All public records shall be open for inspection by any person, except as otherwise provided by KRS 61.870 to 61.884, and suitable facilities shall be made available by each public agency for the exercise of this right.
KRS 61.872(3)(a) and (b) provide that a person may inspect the public records during the regular office hours of the public agency or by receiving copies of the public records from the public agency through the mail. Moreover, KRS 61.876(1) provides that each public agency must "adopt rules and regulations in conformity with the provisions of KRS 61.870 to 61.884 to provide full access to public records, . . . to provide assistance and information upon request and to insure efficient and timely action in response to application for inspection." These rules of law are consistent with the spirit of the law, codified at KRS 61.871 "that free and open examination of public records is in the public interest . . . "
Although this Office has held that the Open Records Law does not "provide for, and agency workers are not required to provide under them, instruction in understanding of the meaning or import of information shown upon records produced," OAG 89-81, p. 5, we believe that production of records in a format which renders them inaccessible, at least as to the person requesting them, constitutes a subversion of the law. Mr. King requested "copies" of the minutes of the Council's meetings. He undoubtedly assumed that he would be provided with "hard copies" of the minutes; instead, he received a computer disk. Mrs. Compton provided no formatting instructions, nor did she offer to make available to Mr. King the Council's computer for use in reviewing the records contained on the disk.
In OAG 90-50, this Office held that the failure of an agency to permit a requester to use its reader-printer and cassette player to review 35 mm film containing the minutes of the agency's meetings, and cassette tapes of those meetings, constituted a violation of the Open Records Law, specifically KRS 61.872(1). We directed the agency to arrange for scheduled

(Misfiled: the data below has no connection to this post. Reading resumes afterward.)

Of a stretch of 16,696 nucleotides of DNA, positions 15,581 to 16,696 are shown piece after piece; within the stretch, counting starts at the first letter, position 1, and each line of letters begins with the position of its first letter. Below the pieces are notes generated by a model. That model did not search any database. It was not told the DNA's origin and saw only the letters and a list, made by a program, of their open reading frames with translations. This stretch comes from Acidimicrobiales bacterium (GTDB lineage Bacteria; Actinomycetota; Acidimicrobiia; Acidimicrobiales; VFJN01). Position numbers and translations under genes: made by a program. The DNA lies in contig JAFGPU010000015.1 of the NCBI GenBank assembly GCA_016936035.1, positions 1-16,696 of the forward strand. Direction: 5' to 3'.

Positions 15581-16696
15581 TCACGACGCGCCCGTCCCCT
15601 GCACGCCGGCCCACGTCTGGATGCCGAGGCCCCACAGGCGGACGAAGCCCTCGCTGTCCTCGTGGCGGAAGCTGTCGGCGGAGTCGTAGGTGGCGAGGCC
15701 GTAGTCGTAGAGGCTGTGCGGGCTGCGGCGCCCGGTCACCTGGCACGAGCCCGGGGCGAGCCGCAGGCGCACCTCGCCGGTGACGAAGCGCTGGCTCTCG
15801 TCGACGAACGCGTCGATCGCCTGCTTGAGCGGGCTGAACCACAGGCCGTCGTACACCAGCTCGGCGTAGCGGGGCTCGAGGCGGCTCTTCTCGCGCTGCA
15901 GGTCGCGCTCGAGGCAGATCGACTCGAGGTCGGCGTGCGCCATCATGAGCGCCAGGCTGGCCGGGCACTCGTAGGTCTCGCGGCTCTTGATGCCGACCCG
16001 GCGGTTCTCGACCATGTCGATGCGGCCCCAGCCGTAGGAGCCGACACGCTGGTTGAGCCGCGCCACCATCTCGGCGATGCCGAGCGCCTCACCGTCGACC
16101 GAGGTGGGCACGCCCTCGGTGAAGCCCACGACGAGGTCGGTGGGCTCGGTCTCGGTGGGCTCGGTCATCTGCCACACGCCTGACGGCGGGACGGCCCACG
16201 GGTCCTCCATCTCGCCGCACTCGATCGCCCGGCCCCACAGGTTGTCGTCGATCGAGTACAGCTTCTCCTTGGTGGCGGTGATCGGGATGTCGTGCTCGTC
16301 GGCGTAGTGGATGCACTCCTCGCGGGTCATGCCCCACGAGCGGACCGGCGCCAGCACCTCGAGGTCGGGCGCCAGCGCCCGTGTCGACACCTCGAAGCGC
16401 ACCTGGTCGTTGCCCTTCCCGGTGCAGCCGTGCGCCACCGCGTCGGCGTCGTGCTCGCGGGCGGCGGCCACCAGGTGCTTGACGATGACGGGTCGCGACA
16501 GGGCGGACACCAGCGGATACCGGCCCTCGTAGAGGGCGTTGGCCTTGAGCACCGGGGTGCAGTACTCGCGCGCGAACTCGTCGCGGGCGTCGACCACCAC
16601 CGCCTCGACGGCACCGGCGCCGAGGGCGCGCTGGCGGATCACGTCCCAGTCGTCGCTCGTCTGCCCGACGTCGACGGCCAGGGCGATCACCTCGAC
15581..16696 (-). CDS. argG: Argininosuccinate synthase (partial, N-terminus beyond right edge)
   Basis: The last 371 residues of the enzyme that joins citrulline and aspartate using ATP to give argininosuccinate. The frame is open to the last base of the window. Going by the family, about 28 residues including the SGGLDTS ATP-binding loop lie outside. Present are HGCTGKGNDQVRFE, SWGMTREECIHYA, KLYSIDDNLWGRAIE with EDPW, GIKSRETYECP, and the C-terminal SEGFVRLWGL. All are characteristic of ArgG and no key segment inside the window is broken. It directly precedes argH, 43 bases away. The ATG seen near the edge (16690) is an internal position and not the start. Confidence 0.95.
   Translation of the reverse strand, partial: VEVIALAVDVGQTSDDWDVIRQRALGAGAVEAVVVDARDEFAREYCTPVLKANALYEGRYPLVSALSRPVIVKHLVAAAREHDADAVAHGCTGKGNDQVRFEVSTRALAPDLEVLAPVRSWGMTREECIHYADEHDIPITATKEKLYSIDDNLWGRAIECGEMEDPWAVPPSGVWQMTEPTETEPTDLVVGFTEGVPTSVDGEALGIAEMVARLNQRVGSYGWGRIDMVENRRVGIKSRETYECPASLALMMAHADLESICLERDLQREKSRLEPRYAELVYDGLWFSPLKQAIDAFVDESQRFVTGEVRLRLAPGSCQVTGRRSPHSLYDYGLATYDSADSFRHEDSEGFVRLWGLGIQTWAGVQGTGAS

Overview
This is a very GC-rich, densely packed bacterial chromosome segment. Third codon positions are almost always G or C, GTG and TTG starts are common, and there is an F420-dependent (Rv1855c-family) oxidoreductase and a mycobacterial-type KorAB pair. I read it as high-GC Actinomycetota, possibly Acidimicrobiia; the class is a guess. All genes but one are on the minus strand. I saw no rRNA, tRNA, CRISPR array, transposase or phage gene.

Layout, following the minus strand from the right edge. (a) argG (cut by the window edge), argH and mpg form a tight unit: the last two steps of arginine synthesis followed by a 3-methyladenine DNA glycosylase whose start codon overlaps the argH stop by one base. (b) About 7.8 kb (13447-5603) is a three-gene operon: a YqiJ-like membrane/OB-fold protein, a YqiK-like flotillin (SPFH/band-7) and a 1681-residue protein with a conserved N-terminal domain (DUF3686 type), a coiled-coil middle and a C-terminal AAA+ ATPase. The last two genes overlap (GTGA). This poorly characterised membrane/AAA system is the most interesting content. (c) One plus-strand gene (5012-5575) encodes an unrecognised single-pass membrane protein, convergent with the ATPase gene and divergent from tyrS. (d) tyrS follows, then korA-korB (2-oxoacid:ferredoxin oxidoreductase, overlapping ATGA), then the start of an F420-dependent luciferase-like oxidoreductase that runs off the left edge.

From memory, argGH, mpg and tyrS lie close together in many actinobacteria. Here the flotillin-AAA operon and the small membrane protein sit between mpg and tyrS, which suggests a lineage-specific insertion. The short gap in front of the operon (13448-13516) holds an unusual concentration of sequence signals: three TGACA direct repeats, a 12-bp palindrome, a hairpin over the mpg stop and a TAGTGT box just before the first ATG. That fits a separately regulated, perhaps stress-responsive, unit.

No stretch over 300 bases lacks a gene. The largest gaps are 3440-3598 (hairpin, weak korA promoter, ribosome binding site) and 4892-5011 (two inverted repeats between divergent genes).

use of its equipment so that the requester would be afforded reasonable access to the records.
In our view, OAG 90-50 is dispositive of the present appeal. The Phelps High School Site Based Decision Making Council must provide Mr. King with hard copies of the minutes of its meetings, or arrange with Mr. King to use its computer, and assist him in accessing the records contained on the disk.
It should also be noted that the Council's imposition of a $5.00 charge for reproduction of the requested records may constitute a violation of the reasonable fee provision of the Open Records Law. KRS 61.874(2). That statute provides:
The public agency may prescribe a reasonable fee for making copies of public records which shall not exceed the actual cost not including the cost of staff required.
This provision has been interpreted to mean that the fee charged for copies must be based on the cost of maintaining copying equipment by purchase or rental, and the supplies involved. Unless the Council can demonstrate that its actual cost in reproducing the minutes on disk, excluding the cost of staff time expended, is $5.00, it must recalculate the charge to conform to KRS 61.874(2).
The Phelps High School Site Based Decision Making Council may challenge this decision by initiating action in the appropriate circuit court pursuant to KRS 61.880(5) and 61.882.
AMYE B. MAJORS
ASSISTANT ATTORNEY GENERAL
Mrs. Elizabeth Compton, Principal
Phelps High School
Post Office Box 131
Phelps, Kentucky 41553
Mr. Eugene King
Phelps, Kentucky 41553